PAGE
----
© 2019 Alex Wyatt.  

George Marston

One of the mysteries of the graveyard at Lyng centres upon the large grave in one corner commemorating the life of George Marston.

 

George  wasn’t a local resident. He was, however, a famous national figure. As an artist he had accompanied Shackleton on his two journeys of exploration to the Antarctic.  He helped to write and illustrate a book on their experiences, called ‘Antarctic Days’.

 

So how did a man who had travelled so extensively end his days in Lyng?

George Marston was born in March 1882, one of five children. His parents lived at Southsea where his father was a coach builder . He attended his local elementary school but by the age of 20, and to the great dismay of his parents, George took himself off to London where he began to study art at the Putney School of Art and later at the Regent Street Polytechnic. His artistic skills were quickly recognised and the life of an artist beckoned him.

 

In 1907, however, George Marston joined Ernest Shackleton’s first Antarctic Expedition. According to Shackleton himself, George was on a walking tour of Cornwall when he received news via a telegram from Shackleton inviting him for interview. Impressed by his enthusiasm Shackleton engaged him immediately, and he became the official artist of the Antarctic Expeditions.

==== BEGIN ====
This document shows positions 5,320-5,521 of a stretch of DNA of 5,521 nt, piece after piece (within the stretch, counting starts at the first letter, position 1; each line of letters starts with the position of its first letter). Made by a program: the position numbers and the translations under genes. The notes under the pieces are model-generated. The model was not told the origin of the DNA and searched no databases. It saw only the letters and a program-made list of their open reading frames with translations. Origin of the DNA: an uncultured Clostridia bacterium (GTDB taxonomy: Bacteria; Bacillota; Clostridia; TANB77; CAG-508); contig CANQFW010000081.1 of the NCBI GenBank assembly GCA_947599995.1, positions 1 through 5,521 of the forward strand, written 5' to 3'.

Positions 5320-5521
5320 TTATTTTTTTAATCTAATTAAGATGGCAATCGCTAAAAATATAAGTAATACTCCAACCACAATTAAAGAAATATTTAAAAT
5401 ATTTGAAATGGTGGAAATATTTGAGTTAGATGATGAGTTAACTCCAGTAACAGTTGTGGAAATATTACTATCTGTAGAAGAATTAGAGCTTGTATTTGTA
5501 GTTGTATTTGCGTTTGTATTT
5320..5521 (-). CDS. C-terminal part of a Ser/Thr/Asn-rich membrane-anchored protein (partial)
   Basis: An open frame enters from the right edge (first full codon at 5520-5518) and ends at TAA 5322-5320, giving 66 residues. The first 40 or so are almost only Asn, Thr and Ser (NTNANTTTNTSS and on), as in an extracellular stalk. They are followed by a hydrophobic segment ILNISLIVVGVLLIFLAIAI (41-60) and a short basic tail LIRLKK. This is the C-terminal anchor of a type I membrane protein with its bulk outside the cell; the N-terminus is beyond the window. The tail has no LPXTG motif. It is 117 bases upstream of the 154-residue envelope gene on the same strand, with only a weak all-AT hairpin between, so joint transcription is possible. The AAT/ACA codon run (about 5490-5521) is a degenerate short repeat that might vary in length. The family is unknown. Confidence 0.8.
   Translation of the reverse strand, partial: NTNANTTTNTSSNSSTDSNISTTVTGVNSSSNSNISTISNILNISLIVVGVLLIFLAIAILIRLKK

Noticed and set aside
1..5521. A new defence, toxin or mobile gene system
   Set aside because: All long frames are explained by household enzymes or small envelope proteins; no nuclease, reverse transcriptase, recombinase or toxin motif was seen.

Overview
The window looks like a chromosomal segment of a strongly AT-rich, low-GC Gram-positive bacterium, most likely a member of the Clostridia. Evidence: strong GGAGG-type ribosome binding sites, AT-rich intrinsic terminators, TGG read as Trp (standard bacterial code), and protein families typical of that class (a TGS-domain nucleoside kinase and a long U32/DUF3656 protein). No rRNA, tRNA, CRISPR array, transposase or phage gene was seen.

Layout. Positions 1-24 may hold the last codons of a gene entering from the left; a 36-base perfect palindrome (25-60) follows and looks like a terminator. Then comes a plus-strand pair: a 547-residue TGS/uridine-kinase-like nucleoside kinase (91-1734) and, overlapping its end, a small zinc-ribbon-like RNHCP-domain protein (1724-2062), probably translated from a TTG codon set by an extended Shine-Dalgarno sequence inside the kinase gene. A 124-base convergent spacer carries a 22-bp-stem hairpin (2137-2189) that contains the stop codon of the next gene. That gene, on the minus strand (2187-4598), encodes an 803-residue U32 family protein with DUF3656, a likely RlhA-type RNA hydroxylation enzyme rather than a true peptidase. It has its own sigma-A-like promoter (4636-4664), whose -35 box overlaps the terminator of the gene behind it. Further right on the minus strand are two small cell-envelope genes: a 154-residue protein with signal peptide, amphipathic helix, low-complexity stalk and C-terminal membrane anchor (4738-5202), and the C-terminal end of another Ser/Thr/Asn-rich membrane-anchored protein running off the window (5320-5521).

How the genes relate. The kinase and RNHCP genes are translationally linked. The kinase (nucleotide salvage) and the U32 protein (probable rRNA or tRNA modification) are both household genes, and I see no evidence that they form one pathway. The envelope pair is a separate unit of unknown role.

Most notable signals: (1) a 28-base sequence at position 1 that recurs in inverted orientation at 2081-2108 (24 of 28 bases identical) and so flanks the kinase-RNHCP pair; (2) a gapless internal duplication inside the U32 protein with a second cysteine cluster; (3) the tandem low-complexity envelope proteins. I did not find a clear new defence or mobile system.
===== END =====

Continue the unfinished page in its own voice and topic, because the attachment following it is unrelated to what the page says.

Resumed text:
Upon his return to Britain, George Marston became a teacher in Hampshire. By 1925 he had become a member of the Rural Industries Bureau. This was an organisation which sought to regenerate and support rural industries. From 1934 he was the Director and played a major role in helping rural craftsmen. It may well have been this aspect of his work which brought him to Lyng and to the Rose and Crown. He died of a coronary thrombosis at the age of 59.

The gravestone used on George's grave is adorned with a sailing ship in commemoration of his partcicpation in the famous expeditions. 

There have been many works created by George, some of which can be seen on the Cool Antarctica Website by following this link.